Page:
4. Add some oil to the skillet. Ladle 1/3-1/2 cup of batter into the skillet and repeat if your skillet/griddle is large enough for more than one pancake (but don’t overcrowd them).
  5. Cook the pancake(s) on one side until bubbles start rising to the surface (2-4 minutes). Flip the pancake(s) and cook for another minute or 2.
  6. Serve the pancakes hot from the skillet or keep them warm in the oven (300F/150C) until ready to serve.

Enjoy!


What’s Been Cooking? Late Summer Edition

Gosh, the summer has flown by. Was it the same for you?

This blog has fallen a little by the wayside… I’m still here, just less frequently and with fewer of my “own” recipes, especially now that I can save all my favorites to NYT Cooking. Even though I’m posting fewer recipes doesn’t mean I’ve stopped cooking…on the contrary, our kitchen remains an exciting and comforting place amidst the stresses of daily life.

Here’s a peek into what F and I have been cooking over the past few months, in no particular order.

IMG_1421Ottolenghi’s “Chickpea Saute with Greek Yogurt” — light and bright summer flavors went beautifully over rice with a rich and creamy Greek yogurt sauce on the side. Highly recommended and very easy to throw together on a weeknight.
IMG_1163Pasta with Zucchini, Ricotta and Basil, courtesy of David Tanis at NYT Cooking. Creamy and rich yet summery, thanks to lemon zest and basil.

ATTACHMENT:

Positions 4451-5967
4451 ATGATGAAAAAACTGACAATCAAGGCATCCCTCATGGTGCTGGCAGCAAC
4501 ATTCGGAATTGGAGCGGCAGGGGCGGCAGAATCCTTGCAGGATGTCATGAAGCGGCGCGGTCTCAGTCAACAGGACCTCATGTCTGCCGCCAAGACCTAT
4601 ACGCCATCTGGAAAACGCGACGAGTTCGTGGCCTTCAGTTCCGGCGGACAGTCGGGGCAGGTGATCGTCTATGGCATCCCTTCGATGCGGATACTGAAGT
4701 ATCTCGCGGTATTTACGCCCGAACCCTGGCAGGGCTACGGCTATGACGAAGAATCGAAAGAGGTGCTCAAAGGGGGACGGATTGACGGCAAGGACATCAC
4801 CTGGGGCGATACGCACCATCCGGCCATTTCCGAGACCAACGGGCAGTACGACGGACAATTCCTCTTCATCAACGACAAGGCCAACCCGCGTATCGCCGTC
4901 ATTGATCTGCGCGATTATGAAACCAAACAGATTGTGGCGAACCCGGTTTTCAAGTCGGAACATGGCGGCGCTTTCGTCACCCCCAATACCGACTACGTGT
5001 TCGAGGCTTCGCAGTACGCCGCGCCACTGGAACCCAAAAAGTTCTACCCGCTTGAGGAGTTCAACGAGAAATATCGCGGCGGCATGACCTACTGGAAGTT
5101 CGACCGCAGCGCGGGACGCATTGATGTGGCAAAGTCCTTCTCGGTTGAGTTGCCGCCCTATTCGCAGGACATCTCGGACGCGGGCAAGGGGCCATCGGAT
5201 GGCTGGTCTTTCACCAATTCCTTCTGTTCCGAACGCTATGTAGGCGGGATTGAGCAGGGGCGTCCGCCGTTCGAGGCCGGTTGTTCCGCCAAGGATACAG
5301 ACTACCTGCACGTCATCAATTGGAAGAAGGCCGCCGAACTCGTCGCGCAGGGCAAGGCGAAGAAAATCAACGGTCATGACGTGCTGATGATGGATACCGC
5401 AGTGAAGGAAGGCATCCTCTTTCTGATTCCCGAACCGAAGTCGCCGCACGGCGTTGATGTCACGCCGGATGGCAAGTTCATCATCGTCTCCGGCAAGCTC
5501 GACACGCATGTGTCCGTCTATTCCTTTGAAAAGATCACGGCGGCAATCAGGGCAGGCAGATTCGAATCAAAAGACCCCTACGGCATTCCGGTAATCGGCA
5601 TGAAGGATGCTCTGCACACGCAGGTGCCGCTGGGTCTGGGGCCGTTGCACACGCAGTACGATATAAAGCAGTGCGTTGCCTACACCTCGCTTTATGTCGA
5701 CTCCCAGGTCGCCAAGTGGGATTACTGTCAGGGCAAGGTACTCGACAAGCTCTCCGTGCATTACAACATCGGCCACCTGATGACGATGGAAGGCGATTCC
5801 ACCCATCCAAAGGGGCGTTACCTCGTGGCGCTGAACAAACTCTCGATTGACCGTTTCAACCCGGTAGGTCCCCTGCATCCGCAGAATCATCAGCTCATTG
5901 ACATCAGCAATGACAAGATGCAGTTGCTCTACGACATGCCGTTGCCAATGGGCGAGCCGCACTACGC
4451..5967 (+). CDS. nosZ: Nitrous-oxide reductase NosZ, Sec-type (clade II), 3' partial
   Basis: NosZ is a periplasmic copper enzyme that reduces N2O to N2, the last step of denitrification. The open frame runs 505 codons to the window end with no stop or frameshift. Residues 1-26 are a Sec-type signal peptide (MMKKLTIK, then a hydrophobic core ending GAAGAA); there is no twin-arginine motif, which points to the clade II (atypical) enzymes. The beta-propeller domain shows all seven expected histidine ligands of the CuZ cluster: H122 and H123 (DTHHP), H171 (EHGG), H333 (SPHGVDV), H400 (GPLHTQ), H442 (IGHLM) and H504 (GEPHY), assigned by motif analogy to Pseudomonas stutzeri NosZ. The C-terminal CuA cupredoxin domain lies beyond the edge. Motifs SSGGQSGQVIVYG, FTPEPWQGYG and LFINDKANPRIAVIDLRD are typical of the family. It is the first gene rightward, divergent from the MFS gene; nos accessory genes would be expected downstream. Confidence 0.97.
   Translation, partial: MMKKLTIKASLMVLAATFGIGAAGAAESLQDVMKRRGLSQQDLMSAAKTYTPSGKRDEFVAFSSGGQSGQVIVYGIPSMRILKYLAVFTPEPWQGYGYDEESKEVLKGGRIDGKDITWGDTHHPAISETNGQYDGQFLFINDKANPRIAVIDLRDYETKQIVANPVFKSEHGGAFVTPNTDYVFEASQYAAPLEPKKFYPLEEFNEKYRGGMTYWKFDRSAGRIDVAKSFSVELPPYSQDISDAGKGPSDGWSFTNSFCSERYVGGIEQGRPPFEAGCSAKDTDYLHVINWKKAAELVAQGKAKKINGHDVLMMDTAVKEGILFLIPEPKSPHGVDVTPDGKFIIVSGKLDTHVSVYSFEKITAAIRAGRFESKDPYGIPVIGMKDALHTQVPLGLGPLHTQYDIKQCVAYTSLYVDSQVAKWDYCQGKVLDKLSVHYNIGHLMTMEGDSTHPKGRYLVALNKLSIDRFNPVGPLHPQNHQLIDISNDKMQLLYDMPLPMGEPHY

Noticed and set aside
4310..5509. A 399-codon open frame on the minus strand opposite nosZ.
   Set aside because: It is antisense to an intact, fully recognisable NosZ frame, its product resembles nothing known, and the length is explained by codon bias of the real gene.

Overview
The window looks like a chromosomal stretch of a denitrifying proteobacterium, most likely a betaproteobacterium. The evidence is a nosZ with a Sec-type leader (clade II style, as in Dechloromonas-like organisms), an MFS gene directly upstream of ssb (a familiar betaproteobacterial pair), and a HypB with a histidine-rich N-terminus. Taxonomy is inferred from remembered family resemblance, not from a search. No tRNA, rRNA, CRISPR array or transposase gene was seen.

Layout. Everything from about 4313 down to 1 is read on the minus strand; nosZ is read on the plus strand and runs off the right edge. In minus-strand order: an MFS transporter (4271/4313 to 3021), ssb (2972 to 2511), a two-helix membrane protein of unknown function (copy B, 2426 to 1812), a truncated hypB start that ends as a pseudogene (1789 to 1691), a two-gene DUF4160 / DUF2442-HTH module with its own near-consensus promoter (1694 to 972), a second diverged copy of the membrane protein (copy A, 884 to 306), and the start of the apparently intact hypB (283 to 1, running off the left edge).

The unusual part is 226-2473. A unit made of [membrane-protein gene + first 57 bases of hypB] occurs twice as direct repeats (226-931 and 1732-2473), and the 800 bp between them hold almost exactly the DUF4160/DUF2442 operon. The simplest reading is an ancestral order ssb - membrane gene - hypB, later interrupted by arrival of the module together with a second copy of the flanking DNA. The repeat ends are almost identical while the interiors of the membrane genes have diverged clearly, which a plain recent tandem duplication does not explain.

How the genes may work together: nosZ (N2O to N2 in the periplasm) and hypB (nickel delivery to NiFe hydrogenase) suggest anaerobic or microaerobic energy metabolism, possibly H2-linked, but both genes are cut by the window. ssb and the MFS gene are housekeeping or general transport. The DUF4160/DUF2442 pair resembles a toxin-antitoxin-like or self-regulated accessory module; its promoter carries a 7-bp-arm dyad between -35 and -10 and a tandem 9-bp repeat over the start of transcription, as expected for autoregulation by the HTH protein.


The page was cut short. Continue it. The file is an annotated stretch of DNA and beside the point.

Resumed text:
IMG_1407Smitten kitchen’s takeout-style sesame noodles with cucumber. Simple and delicious — I made them when F was away at a conference and managed not to get too tired of them despite having them over the course of 4 meals in two days…
IMG_1455The Woks of Life’s Shanghai-Style Braised Pork Belly — it took 3 hours but was totally worth it for the melt-in-your-mouth texture of the pork belly in rich, sticky sauce. So so good. We will definitely make it again on our next leisurely weekend.

Non-photographed but just as tasty dishes:

  • Melissa Clark’s Lunchbox Harvest Muffins (NYT Cooking) are moist and not dense at all, despite using only whole wheat flour. They’re packed with grated apple, carrot, and zucchini and made great afternoon snacks for F and me during the workweek.
  • We made Martha Rose Shulman’s Spicy South Indian Cauliflower for the second time. F browned some cubes of paneer cheese to add in and I made naan bread to go on the side.
  • I had always wanted to try making bircher muesli and finally did this summer. I used Nigella’s “basic bircher muesli” recipe and it turned out exactly like I’d hoped. Last week I made a double batch, which got us both through two weekday breakfasts.
  • These blueberry pancakes are SO FLUFFY, thanks to whipping the egg whites before folding them into the batter.
  • Rather have blueberry muffins? I made some of those, too: Call Me Cupcake’s blueberry lemon muffins were just right and didn’t even need the cardamom topping, in my opinion.